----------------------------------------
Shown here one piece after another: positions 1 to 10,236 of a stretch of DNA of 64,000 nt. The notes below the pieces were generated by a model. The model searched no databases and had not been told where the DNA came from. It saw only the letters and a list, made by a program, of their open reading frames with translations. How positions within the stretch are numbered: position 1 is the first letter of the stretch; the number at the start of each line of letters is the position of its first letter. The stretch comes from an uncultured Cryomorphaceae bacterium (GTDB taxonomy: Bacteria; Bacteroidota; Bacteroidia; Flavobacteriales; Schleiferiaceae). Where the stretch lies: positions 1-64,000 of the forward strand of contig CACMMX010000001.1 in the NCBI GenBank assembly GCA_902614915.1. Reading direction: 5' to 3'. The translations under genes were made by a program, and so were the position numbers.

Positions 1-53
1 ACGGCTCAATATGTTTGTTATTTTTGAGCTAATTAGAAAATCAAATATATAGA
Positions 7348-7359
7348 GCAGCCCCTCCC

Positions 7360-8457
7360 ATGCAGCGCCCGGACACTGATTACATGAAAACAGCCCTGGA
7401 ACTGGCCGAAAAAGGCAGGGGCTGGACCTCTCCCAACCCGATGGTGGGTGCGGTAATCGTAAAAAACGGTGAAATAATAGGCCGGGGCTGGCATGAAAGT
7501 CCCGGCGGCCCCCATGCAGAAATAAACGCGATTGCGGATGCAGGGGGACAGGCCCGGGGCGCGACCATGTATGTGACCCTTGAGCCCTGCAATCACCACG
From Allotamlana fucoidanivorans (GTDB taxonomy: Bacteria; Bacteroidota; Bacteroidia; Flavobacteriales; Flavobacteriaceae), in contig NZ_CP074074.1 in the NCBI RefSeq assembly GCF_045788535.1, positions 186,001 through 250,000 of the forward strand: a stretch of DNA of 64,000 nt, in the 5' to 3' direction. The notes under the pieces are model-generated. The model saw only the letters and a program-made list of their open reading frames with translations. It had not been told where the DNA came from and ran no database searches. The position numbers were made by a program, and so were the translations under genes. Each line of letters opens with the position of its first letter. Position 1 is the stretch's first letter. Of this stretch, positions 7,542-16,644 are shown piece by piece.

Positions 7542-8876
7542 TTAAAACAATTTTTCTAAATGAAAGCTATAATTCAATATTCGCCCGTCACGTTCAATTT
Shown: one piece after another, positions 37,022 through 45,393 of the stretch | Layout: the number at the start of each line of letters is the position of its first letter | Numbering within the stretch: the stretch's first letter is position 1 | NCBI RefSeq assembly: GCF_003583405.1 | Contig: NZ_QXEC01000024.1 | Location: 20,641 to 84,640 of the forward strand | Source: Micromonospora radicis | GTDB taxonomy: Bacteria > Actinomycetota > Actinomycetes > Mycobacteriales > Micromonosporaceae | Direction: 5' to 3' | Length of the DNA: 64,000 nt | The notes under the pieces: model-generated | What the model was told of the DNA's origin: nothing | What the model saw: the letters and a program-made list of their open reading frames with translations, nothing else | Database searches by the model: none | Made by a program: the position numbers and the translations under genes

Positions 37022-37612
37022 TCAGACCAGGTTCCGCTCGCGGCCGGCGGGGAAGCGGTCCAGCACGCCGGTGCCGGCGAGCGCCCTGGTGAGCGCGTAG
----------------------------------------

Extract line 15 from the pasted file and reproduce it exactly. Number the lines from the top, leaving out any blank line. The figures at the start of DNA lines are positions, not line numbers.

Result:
37022 TCAGACCAGGTTCCGCTCGCGGCCGGCGGGGAAGCGGTCCAGCACGCCGGTGCCGGCGAGCGCCCTGGTGAGCGCGTAG